There are very few instances in today’s game of football where we see a running back that holds the “three-down” title. Elite options such as Le’Veon Bell, Todd Gurley, and Ezekiel Elliot aren’t available past the second round in most drafts, but like we saw with Alvin Kamara’s big play ability in 2017 and LeGarrette Blount’s TD production in 2016, there can be value in committee backs.
The trick is to find the promising situation where the options around the player are able to bring out the most they can.
Running backs to own in committees
*New Orleans not included due to both players being pro bowlers and both warranting a roster spot.
For the first time in a long time, the Cleveland Browns have multiple viable fantasy options across a variety of positions, including running back. With the free agent signing of Carlos Hyde, the resigning of Duke Johnson Jr. and the selection of Nick Chubb in the second round of the 2018 NFL Draft, the Browns now have an abundance of options in their backfield.
In his last two seasons with the San Francisco 49ers, Hyde was a top-15 running back with limited quarterback play aside from Jimmy Garoppolo for five games. With the transition to the Browns and newly-acquired Tyrod Taylor under center to go along with deadly weapons on the outside, Hyde should have more opportunities for open holes with defenses forced to respect the passing game.
Although the Browns selected Chubb with their second pick, I don’t see him making an immediate impact. I wasn’t the biggest fan of Chubb, who I felt lacked the burst and speed to get to the inside to be a successful back in the league, at least not right away. That leaves Duke Johnson Jr., a change of pace receiving specialist who finished No. 11 in PPR scoring last year for backs while still splitting the workload with Isaiah Crowell. Although this is a different team than last year, Johnson’s role seems to be carved out and reserved for him for the time being.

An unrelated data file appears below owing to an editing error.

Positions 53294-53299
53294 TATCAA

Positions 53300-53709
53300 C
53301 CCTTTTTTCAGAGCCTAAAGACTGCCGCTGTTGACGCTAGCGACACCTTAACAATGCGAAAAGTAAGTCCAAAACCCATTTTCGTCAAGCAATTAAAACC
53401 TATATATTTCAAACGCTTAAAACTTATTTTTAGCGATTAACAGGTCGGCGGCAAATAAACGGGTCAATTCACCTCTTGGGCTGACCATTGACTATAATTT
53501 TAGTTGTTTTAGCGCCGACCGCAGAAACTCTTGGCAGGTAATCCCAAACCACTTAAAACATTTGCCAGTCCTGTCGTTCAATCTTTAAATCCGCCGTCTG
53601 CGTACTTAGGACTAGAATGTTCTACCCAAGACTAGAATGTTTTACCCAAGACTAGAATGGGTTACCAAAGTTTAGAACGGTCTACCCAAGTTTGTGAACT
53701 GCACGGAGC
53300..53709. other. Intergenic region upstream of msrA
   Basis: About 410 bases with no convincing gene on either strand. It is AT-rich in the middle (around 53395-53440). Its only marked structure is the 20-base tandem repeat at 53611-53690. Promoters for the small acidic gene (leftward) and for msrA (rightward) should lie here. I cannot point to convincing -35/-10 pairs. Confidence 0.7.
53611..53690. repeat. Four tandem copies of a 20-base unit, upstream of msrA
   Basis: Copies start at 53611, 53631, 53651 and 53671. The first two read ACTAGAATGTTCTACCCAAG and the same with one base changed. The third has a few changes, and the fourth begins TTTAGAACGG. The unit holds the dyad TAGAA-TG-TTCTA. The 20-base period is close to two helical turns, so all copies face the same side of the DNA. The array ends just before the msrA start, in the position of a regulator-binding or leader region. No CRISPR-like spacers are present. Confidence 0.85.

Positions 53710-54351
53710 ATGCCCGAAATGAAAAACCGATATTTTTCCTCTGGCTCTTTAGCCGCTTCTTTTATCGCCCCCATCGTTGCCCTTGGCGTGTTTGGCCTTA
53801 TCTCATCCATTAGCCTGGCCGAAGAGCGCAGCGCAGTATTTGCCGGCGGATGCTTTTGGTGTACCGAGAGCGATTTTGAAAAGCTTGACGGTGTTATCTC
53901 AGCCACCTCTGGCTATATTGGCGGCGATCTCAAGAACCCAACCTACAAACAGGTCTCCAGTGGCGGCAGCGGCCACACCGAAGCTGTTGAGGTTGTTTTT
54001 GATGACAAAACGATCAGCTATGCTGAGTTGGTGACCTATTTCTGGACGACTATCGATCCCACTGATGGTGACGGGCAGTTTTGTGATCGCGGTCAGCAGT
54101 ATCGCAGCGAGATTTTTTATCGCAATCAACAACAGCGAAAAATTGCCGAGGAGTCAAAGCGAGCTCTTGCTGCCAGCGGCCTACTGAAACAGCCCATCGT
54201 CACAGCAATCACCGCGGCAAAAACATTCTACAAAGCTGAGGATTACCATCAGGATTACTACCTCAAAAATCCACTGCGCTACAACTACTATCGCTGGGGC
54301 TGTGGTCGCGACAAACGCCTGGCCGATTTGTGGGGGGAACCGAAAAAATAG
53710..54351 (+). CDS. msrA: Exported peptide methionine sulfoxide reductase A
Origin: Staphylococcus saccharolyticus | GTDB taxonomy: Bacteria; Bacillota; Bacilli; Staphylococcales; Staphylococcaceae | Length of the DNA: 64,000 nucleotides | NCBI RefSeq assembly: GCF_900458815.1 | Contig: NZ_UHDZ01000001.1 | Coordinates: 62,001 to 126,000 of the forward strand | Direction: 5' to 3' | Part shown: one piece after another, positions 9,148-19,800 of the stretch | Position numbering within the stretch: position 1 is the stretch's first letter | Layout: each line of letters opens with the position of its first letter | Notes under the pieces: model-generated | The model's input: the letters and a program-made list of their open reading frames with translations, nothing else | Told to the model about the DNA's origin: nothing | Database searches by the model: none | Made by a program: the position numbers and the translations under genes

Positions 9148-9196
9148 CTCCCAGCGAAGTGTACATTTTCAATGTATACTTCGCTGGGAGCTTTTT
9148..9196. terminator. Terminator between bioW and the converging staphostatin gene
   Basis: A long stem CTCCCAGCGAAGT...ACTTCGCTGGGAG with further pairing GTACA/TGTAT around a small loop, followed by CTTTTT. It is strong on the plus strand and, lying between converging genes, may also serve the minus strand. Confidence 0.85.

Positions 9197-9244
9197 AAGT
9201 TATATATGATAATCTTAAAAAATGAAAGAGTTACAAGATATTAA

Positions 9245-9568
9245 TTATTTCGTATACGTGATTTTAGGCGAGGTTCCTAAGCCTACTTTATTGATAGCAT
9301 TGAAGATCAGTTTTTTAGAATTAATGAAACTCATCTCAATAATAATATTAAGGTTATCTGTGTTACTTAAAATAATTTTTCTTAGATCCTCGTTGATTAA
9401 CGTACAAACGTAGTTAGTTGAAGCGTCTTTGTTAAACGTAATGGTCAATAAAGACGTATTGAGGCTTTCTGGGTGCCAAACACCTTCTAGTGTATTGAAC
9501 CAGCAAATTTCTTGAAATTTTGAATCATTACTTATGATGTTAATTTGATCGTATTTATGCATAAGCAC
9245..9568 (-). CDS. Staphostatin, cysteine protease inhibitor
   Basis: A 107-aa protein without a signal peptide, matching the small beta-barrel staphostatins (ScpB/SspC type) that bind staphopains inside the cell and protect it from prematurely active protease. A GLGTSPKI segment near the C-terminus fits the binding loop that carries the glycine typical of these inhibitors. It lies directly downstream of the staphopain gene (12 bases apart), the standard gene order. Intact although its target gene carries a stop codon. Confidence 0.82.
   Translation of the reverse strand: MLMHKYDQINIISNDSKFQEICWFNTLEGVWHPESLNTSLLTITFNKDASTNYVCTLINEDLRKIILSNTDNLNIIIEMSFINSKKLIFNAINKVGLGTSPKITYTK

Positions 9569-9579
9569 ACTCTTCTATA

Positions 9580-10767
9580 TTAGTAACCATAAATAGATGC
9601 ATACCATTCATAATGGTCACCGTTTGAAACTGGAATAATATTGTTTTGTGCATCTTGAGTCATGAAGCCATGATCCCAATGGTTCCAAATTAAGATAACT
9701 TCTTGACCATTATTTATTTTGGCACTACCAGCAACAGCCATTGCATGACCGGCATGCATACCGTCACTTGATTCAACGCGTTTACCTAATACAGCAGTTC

Verdict: Carlos Hyde (RB2/Flex) if PPR also Duke Johnson Jr (RB2/Flex)
With the departure of C.J. Anderson to the Carolina Panthers, the Broncos will go into the 2018 season without their leading rusher from a season ago .The 245 carries that Anderson left will be divvied up between rookie Royce Freeman and third-year Devontae Booker.
What used to be a weakness on this offense, the line, has the potential to be a stable force that allows this unit to be productive this year.
With just six starts in the last two seasons, Booker has looked shaky in the preseason with nine rushes for 34 yards, but he has also been given the starting nod for each game.
Freeman, on the other hand, has looked really strong out of the gate after being drafted in the third round. The rookie out of Oregon has 15 rushes for 84 yards and three touchdowns thus far.
Given the current state of Freeman’s performances and Booker’s proven inability to really produce – a career 3.6 yards per carry average – makes the former my pick for this backfield.
Verdict: Royce Freeman (RB2)
The franchise that is known for being the first team to go winless in an entire season has shown that its running game might be even more embarrassing. Aside from a 1,006-yard campaign by Reggie Bush in 2013, no other Lions player has rushed for over 1,000 yards since 2004 and in eight of those years, they failed to have someone rush for over 700 yards.
Now, the Lions have brought in reinforcements to head what seems to be a four-back committee in Detroit. The signing of Hall of Fame touchdown scorer from the one-yard line, LeGarrette Blount, as well as the drafting of Kerryon Johnson in the second round to go along with Ameer Abdullah and Theo Riddick, could end up being one of the deepest groups in the league.